Photo: Flag retiring ceremony in Belmont.
The mound of more than 2,000 flags of the United States – much which were planted over the graves of veterans and war dead, others large and once flying stately over homes and offices – all worn and threadbare, some mere remnants of Old Glory, laid piled neatly near the edge of Belmont’s Clay Pit Pond.
While disrespectful to allow the Star Spangle Banner to lay on the ground, it was instead a show of great honor and reverence that these flags were brought to the site near the Belmont High School parking lot on Saturday morning, Oct. 14.
The banners would soon be retired in the only manner prescribed by law: burned.
Before Saturday, Belmont residents were required to be resourceful to retire a flag properly; some would perform the act themselves or store the weathered stars and stripes away in a corner, forgotten.
But through the effort of a local scout seeking a project to perform and the town’s Veterans’ Agent, Belmont now has its own town-wide flag retirement ceremony, one that they intend will be held annually.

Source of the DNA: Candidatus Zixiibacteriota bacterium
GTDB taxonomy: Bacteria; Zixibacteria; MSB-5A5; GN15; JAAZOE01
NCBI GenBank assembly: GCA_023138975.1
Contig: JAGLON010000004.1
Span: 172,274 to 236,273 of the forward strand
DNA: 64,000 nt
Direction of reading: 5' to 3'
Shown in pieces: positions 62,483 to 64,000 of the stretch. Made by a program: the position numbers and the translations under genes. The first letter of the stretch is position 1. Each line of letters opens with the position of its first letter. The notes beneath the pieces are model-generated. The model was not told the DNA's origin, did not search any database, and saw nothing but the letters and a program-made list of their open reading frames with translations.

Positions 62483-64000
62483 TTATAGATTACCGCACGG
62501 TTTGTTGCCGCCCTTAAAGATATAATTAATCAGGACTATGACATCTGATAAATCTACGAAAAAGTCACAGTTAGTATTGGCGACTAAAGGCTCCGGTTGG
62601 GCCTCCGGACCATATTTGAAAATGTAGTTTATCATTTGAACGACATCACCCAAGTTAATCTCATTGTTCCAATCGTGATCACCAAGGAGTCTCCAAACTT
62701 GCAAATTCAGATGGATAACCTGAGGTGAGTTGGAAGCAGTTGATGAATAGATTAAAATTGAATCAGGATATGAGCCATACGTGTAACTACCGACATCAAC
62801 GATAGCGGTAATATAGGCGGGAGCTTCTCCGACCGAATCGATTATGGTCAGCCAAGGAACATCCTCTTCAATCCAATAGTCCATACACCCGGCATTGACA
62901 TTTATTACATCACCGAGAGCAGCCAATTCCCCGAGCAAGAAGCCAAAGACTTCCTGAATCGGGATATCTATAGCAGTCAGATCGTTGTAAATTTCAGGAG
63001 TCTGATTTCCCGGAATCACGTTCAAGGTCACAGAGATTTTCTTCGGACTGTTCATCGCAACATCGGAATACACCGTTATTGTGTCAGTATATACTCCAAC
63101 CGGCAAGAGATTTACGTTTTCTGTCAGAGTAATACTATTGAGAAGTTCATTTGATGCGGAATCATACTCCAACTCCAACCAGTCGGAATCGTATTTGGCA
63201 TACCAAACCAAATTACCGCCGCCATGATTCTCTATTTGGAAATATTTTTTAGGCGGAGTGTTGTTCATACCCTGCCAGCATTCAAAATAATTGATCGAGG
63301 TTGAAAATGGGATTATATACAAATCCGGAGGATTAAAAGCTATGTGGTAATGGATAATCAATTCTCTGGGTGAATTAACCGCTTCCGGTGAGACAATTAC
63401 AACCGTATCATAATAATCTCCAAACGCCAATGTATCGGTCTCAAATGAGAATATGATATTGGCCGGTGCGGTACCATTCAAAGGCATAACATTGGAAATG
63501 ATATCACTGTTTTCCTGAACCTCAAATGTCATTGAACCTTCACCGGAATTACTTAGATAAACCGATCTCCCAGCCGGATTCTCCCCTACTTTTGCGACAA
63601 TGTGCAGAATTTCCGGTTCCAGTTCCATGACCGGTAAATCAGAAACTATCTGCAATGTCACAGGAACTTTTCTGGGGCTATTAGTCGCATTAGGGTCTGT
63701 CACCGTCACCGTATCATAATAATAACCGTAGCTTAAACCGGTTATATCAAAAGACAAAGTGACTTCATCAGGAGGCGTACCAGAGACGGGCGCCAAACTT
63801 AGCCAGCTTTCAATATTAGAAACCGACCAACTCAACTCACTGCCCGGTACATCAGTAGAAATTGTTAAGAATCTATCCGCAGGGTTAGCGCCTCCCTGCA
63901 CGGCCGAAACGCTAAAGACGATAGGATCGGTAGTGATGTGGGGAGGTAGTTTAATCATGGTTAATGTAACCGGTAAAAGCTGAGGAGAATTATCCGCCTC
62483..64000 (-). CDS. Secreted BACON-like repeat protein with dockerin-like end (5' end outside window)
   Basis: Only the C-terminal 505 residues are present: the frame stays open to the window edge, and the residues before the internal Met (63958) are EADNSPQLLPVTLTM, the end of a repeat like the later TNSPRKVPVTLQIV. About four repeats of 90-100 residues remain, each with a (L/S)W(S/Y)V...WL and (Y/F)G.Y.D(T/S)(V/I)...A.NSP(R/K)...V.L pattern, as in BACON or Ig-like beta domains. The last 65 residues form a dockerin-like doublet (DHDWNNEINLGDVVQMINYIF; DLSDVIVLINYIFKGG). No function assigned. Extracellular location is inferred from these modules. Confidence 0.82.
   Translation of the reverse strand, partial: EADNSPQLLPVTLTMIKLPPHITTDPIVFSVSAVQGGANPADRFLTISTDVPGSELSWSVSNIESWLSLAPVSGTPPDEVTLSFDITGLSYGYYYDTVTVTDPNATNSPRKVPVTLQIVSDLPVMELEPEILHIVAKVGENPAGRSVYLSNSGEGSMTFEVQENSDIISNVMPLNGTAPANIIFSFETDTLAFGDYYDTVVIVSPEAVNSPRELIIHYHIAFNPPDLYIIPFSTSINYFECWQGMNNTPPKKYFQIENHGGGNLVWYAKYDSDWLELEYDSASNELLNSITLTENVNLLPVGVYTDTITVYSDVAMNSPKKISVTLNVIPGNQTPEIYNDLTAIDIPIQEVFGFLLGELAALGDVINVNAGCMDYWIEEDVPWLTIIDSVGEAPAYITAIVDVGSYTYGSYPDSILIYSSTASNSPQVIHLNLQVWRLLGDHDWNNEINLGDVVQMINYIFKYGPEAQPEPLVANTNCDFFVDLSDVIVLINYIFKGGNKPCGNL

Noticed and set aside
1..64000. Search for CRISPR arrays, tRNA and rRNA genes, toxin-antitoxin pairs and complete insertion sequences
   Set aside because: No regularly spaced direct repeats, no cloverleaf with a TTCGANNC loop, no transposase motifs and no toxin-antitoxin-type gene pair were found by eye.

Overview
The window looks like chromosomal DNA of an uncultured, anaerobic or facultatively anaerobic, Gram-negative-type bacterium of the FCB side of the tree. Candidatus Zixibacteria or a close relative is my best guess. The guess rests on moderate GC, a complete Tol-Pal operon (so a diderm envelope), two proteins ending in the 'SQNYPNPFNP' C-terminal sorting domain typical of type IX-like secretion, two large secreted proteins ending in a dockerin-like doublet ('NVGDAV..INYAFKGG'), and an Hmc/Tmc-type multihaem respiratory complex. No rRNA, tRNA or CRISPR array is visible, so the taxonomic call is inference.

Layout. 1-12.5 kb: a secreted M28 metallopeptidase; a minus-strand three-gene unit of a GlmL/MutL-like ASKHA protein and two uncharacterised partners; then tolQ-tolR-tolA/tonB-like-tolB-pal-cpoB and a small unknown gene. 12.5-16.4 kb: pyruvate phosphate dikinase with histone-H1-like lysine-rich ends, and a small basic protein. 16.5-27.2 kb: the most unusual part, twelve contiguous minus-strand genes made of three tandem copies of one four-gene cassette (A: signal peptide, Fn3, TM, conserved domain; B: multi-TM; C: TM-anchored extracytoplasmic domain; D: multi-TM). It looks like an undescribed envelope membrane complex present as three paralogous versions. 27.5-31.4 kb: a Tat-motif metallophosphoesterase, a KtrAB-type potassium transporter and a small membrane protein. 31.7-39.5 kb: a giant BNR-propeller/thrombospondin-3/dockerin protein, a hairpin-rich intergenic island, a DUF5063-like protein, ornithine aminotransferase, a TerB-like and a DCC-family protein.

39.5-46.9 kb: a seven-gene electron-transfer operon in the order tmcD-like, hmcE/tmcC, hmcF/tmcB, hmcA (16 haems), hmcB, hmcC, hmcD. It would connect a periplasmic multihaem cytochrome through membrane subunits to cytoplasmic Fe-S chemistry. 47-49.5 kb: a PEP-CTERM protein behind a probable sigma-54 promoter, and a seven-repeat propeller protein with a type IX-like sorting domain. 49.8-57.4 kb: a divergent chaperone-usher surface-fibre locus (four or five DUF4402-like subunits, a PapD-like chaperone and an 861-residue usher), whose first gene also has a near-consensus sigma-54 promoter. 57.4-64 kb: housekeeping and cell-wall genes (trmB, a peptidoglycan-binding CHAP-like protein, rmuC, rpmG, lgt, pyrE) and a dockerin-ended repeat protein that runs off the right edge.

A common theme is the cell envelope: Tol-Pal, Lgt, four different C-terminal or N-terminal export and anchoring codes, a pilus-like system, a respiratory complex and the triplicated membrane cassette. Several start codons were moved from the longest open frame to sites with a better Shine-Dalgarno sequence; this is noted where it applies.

“We needed something like this in Belmont for a while,” said Veterans Agent Bob Upton.
Boy Scout Robert Mountain, a 17-year-old who attends the Chapel Hill – Chauncy Hall School in Waltham, was seeking out a unique community project to satisfy his Eagle Scout service requirement. He contacted Upton who informed Mountain the town had recently set up boxes in two locations around town to collect old flags.
“Immediately I thought it would be perfect that we retire them here in town,” said the Orchard Street resident.
Mountain worked with Upton to secure material from local businesses – Hillside Gardens, Winters Hardware and Roche Bros. in Lowell – such as the two barrels used to contain the fires and cinder blocks as foundations.
“It’s a big process to retire 2,000 flags,” said Mountain, who is expecting his Eagle Scout designation before June of next year.
Before the event began, Selectmen Chair Jim Williams discovered one of the largest flags was a hand stitched 49-star banner with the 50th star sewn on when Hawai’i joined the US nearly 60 years ago. Williams – a Vietnam-era Navy veteran – rescued the flag and was going to have it dry cleaned an then displayed.
The ceremony included readings from Mountain and three fellow scouts – Boy Scouts Will Thomas and Alden Barnes and Cub Scout Owen Thomas – before an audience that included Gold Star mother Pamela Curtis, Williams, Belmont VFW Post Commander Kip Gaudet and numerous veterans and residents. “Taps” was played, and the first flag placed into the flames.
“I couldn’t be prouder than to have the Boy Scouts lead this ceremony,” said Upton.